Cold and Flu Sneezin’

Vanessa Persico

The usual number of cases of influenza and upper respiratory viruses, but in an unusually short time period, has given the appearance of a dramatically high occurrence of these ailments at Colgate. But Adjunct Professor of the Health Sciences and Director of Student Health Services Merrill Miller said that it is no more of a problem than it typically is this time of year.

In the week following January 28, there were 20 confirmed cases of the flu scattered throughout class years and residences, but there have been few cases since then.

“That’s a small number compared to the number of students who actually had the flu,” Miller said.

Miller added that, in a typical year, that same number of cases is spread out over the period from about November to March. This year, the “flu season” has simply been condensed.

“The flu we had came in a big rush in a short amount of time,” she said. “It started like clockwork.”

Associate Dean of the College for Administrative Advising Alan Glos said that several hundred students have received vaccines against the flu, and Miller confirmed that none of the students who had the flu in late January had gotten those inoculations.

Similarly, upper respiratory viruses such as the common cold, sinusitis, strep throat, pneumonia and bronchitis have sent the campus ringing with coughs and sneezes in the weeks since students returned from break.

Both Miller and Glos emphasized that these viruses, while certainly unpleasant, are not the flu and are not threatening to the normal flow of campus activities.

“We think that [the upper respiratory ailments] will continue, but will be a minor annoyance for students, faculty and staff rather than a major health problem,” Miller said.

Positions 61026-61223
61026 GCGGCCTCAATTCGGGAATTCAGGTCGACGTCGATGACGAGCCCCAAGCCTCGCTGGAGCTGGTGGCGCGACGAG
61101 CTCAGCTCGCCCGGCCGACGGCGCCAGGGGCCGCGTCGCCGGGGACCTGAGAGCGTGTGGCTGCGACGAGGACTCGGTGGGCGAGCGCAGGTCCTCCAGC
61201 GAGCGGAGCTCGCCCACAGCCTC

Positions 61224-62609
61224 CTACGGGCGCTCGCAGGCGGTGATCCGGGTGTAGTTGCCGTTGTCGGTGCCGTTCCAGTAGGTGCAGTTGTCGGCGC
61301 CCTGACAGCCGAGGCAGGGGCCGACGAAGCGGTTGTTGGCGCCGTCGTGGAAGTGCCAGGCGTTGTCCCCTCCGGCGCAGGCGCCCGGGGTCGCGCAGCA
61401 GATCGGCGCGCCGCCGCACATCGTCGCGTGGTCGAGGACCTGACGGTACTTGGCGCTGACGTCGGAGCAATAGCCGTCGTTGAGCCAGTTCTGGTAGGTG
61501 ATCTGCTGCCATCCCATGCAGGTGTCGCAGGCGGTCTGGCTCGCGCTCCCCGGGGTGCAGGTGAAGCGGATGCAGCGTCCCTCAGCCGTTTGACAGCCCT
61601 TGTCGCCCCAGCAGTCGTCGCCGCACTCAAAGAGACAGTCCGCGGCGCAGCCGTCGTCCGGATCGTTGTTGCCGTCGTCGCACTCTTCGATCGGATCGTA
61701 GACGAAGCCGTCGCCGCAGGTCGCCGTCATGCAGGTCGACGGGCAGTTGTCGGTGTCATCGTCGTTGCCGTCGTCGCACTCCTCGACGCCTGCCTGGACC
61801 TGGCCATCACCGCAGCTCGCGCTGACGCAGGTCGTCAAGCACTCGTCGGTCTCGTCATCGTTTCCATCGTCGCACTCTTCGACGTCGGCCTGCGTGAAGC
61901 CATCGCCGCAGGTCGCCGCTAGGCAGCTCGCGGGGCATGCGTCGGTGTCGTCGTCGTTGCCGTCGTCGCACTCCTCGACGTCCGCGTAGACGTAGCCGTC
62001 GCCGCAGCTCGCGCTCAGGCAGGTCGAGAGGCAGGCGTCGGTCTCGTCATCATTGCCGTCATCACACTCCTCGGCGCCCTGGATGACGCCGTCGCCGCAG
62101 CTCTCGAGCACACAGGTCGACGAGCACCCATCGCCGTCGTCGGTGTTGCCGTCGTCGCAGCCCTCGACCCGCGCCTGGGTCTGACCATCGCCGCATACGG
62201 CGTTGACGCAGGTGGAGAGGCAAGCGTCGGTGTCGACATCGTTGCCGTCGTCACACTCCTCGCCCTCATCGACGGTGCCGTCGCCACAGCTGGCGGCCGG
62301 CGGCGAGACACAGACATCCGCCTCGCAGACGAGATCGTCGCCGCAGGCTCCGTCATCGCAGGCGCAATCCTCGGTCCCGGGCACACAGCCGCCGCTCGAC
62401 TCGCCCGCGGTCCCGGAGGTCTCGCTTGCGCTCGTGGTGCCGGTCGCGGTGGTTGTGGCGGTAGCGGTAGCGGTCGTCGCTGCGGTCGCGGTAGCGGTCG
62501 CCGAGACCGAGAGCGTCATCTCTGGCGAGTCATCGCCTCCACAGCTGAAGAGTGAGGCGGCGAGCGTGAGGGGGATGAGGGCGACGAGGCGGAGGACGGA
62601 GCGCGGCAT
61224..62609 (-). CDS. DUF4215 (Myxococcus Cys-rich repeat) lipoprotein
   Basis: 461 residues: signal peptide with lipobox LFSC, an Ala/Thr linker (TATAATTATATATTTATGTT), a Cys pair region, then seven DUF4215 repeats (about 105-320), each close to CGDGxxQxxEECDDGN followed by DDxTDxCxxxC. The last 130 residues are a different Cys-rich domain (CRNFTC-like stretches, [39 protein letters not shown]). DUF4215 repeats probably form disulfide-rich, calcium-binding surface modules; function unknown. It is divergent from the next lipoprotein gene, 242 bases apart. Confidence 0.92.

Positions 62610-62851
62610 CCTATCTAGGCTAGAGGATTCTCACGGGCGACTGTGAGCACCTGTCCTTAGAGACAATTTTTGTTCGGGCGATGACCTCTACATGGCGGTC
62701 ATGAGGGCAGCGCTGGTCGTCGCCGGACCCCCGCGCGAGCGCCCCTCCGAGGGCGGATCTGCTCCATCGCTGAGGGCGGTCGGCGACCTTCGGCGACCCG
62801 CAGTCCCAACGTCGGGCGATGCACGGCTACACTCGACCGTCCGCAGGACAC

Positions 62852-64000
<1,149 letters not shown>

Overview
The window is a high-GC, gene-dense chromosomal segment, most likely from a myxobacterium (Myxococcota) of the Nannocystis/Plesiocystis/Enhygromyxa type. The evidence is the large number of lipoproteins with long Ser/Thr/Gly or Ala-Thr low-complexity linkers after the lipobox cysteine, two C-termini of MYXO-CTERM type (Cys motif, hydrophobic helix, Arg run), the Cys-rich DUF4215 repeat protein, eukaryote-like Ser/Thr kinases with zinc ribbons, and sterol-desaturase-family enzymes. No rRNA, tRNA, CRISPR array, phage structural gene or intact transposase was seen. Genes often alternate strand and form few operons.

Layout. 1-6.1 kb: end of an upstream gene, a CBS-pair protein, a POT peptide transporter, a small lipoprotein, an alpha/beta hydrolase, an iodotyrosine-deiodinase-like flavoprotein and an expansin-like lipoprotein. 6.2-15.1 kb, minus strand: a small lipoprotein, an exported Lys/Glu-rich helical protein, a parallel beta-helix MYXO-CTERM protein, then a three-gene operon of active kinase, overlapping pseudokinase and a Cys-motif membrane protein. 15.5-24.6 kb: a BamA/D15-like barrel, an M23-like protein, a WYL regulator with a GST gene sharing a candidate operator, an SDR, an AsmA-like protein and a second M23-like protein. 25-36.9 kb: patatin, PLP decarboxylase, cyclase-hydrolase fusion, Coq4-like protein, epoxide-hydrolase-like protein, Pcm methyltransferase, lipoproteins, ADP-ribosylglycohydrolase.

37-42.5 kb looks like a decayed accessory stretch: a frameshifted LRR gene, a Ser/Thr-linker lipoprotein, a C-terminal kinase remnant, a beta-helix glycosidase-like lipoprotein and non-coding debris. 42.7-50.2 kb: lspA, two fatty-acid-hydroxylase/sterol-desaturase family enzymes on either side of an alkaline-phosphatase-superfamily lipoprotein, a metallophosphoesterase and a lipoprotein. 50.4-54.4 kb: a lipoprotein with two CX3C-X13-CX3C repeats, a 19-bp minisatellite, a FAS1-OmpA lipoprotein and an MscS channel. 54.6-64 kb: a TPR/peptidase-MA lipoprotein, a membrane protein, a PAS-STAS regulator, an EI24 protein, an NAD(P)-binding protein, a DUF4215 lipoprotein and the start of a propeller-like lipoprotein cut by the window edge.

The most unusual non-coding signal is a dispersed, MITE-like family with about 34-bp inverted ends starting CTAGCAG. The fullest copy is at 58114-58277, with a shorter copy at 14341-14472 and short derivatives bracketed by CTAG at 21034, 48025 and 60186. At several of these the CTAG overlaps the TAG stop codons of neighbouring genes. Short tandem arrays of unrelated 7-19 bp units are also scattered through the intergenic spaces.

Contrary to some rumors that had been circulating, neither Health Services nor any of the Deans’ Offices had any intention of taking drastic action as a result of the illnesses.

“It’s not at epidemic proportions,” Miller said. “Nobody was planning on [canceling classes] here.”

The policy for missing classes, as outlined in the Colgate Course Catalogue, is that for absences of one or two days, the student should talk to the particular faculty members whose classes he or she will be missing. For absences of more than three days, however, it is recommended that the student ask his or her administrative advisor to contact the faculty members in question.

Only twice in Miller’s 26-year career at Colgate has the Dean of the College felt it necessary to send a campus alert to the entire faculty because of the number of students who were missing classes due to an illness: once due to an outbreak of influenza, and once due to a gastrointestinal disease.

Glos said that the Deans are still “holding their breath” to see whether there is another sharp increase in flu cases.

“We had a period of time when a lot of students were quite ill,” Glos said, “But it did not take off exponentially — knock on wood. I don’t think we’re completely past the risky period.”

Factors that continue to make this period in time so “risky” are diverse. In the wintertime, people — especially college students — find themselves rushing indoors to crowded dorms, dining halls and other common spaces to escape the freezing temperatures and snowy weather. Regardless of temperature, though, winter is the time when viruses tend to flourish in the northern United States.

Miller commented that it is difficult to persuade Colgate students to stay in and tend to their health rather than go to classes and other activities where they will both stress their own immune systems and possibly transmit their germs to others.

“We have a variety of Type A personalities who want to be out there, who don’t want to miss these things,” she said.

For prevention, Miller recommended staying physically active, taking a daily multivitamin with minerals, drinking plenty of fluids, washing hands or using waterless hand sanitizer regularly, using disinfectant wipes for shared surfaces, observing “cough and sneeze etiquette” and making sure to get enough sleep.